Living With Diabetes Diabetic Recipes: Spanish Style Dates With Bacon, LaVonne

Recipe Title:: Spanish Style Dates With Bacon

Contributed By: LaVonne

Additional Credits for The Recipe
American Diabetes Assoc.

This may be short on ingredients, but three powerfully flavorful ingredients are all you need for a spectacular appetizer. The sweetness of the dates, crunch of the almond and the smoky bacon all come together into one fantastic mouthful.

List of Ingredients:

20 pitted large dates
20 roasted, unsalted almonds
10 slices bacon, cut crosswise in half

1.Preheat the oven to 400 degrees. Cut a small slit in each date. Insert an almond into the dates; press the date together to seal. Wrap each date with a bacon slice.
2.Line a baking sheet with foil or parchment paper. Place a roasting rack on top of the baking sheet. Add the dates and roast for 20 minutes until the dates are hot and the bacon is crisp. Serve immediately with toothpicks

Cooking Time and Temperature:
20 min.
400 degrees

Number of Servings: 20 servings (1 per person)

Nutritional Analysis: Nutrition Information: Calories 45, Calories from Fat 20, Total Fat 2.0 g, Saturated Fat 0.5 g, Trans Fat 0.0 g, Cholesterol 5, Sodium 70 mg, Total Carbohydrate 6 g. Dietary Fiber 1 g, Sugars 5 g, Protein 2 g Exchanges/Choices: 1/2 Fruit or 1/2 Fat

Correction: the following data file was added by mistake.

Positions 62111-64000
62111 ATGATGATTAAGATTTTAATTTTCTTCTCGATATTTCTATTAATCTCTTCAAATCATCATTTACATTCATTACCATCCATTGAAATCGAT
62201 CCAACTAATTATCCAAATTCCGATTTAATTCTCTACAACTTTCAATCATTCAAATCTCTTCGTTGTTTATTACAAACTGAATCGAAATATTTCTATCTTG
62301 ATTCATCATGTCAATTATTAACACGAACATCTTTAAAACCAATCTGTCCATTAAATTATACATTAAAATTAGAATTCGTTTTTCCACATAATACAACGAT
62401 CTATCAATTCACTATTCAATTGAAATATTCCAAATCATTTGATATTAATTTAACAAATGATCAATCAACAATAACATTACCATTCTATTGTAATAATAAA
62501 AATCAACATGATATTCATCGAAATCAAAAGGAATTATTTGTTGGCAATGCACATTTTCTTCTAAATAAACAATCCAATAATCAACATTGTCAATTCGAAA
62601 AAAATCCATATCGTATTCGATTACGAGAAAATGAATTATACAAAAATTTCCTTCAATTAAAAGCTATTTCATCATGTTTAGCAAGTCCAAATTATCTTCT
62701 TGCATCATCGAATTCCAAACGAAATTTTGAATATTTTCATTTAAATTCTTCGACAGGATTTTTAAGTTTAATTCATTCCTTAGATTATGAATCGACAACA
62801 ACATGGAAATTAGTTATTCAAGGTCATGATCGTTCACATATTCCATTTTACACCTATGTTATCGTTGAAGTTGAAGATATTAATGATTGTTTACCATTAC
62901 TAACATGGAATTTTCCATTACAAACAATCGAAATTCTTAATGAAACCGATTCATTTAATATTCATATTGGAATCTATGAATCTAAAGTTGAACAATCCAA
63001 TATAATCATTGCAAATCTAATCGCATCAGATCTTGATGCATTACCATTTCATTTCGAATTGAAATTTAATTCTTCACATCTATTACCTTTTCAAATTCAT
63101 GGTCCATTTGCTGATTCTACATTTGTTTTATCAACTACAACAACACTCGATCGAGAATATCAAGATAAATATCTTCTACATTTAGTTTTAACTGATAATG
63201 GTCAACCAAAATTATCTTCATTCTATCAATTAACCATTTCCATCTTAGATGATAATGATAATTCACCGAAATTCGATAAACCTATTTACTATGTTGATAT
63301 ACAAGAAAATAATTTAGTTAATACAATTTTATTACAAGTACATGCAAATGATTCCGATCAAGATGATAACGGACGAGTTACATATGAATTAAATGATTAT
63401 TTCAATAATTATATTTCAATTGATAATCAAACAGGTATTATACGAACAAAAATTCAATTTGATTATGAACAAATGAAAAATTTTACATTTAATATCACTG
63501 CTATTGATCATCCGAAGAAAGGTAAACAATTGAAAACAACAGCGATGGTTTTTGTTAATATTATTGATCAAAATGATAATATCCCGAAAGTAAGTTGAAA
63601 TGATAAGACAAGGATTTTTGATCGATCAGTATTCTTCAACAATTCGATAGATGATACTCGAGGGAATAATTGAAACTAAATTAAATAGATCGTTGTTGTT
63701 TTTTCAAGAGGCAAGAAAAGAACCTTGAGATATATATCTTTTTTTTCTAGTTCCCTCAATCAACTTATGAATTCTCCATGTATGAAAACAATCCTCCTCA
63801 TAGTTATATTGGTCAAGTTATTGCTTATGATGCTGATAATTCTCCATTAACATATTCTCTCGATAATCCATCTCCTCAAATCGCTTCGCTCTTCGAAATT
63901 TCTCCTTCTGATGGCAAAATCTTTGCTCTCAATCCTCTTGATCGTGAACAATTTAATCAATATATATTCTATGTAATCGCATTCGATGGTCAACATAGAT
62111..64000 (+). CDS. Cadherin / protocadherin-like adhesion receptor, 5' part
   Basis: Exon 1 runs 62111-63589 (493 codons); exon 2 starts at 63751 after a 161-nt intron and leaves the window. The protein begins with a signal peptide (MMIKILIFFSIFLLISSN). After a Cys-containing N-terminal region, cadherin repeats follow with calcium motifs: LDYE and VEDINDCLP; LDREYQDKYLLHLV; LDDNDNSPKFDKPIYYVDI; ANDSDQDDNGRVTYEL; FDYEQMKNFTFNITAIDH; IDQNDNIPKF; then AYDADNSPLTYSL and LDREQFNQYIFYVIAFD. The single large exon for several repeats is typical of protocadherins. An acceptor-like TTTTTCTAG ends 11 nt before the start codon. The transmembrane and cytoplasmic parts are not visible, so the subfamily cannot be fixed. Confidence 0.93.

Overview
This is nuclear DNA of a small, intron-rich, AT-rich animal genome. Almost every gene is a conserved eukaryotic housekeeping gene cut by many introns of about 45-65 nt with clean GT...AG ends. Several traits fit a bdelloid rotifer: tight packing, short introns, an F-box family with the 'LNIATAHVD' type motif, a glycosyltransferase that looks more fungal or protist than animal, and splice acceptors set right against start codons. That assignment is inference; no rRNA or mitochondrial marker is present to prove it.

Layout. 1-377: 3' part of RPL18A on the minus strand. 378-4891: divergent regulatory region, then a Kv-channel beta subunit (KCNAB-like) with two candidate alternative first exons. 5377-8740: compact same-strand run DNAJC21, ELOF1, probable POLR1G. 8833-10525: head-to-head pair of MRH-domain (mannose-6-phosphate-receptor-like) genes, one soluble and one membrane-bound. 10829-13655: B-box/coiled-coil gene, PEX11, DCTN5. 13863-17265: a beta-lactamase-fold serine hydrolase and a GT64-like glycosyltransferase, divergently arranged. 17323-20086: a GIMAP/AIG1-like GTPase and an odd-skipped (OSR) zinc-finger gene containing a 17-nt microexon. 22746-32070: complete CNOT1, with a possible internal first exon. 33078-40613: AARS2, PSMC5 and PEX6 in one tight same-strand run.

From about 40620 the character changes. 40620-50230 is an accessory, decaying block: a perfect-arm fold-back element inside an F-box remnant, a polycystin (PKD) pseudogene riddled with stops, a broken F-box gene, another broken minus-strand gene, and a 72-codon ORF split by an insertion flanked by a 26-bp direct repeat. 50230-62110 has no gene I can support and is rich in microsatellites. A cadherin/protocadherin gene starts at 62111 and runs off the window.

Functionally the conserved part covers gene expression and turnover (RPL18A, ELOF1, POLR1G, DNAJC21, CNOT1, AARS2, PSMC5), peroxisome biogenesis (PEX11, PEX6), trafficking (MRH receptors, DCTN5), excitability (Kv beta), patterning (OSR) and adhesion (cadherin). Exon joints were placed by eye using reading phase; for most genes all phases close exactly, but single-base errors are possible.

Cookbook Category

Cooking / Prep Method

(Image by LaVonne)
[ Comment ]

You must first create a username and login before you can post a comment about this entry..

« Return to the Diabetic Recipes front page

Living With Diabetes

In this cubit and its forums we will address the subject of Diabetes and how we can help ourselves, our children and other family members who must live with this condition every day. Join us and become knowledgable.

» Home
» Forums
» Articles
» Database
» Links

Cubit owner: LaVonne

Admin team:

» Contact the admins

According to the CDC Diabetes is one of the most common chronic diseases in children and adolescents; about 151,000 people below the age of 20 years have diabetes. When diabetes strikes during childhood, it is routinely assumed to be type 1, or juvenile-onset diabetes. However, in the last 2 decades, type 2 diabetes (formerly known as adult-onset diabetes) has been reported among U.S. children and adolescents with increasing frequency.